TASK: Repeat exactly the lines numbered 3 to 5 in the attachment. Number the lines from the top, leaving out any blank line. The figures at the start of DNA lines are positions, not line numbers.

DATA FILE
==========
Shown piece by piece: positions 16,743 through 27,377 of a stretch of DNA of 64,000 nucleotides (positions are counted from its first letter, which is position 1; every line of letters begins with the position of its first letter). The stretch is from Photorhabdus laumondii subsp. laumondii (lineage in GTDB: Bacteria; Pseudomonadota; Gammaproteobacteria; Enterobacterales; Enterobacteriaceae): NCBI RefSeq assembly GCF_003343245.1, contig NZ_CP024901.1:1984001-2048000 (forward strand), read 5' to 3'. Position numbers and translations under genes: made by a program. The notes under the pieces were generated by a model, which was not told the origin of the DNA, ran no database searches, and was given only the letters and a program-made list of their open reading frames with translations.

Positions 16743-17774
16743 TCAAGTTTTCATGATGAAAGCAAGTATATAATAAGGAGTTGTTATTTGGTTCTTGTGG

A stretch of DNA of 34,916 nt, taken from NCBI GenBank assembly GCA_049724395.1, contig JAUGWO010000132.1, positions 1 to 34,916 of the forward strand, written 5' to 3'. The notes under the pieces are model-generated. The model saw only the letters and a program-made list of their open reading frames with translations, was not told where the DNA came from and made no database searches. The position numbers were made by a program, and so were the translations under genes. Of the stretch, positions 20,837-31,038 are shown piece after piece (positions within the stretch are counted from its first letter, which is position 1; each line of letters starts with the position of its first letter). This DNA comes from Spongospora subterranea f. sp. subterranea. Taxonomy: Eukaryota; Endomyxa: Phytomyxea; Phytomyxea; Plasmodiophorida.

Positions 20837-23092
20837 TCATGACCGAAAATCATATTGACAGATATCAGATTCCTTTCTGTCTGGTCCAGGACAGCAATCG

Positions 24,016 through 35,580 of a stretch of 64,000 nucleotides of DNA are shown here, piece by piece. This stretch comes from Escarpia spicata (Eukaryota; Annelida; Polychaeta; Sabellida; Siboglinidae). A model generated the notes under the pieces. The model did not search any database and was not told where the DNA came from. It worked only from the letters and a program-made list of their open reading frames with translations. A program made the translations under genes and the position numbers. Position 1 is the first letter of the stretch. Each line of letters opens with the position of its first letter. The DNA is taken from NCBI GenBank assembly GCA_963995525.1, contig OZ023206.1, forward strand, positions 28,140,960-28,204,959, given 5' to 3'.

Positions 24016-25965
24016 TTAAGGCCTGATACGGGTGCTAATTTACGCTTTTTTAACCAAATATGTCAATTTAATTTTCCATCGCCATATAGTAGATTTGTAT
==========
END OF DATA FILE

16743 TCAAGTTTTCATGATGAAAGCAAGTATATAATAAGGAGTTGTTATTTGGTTCTTGTGG

A stretch of DNA of 34,916 nt, taken from NCBI GenBank assembly GCA_049724395.1, contig JAUGWO010000132.1, positions 1 to 34,916 of the forward strand, written 5' to 3'. The notes under the pieces are model-generated. The model saw only the letters and a program-made list of their open reading frames with translations, was not told where the DNA came from and made no database searches. The position numbers were made by a program, and so were the translations under genes. Of the stretch, positions 20,837-31,038 are shown piece after piece (positions within the stretch are counted from its first letter, which is position 1; each line of letters starts with the position of its first letter). This DNA comes from Spongospora subterranea f. sp. subterranea. Taxonomy: Eukaryota; Endomyxa: Phytomyxea; Phytomyxea; Plasmodiophorida.

Positions 20837-23092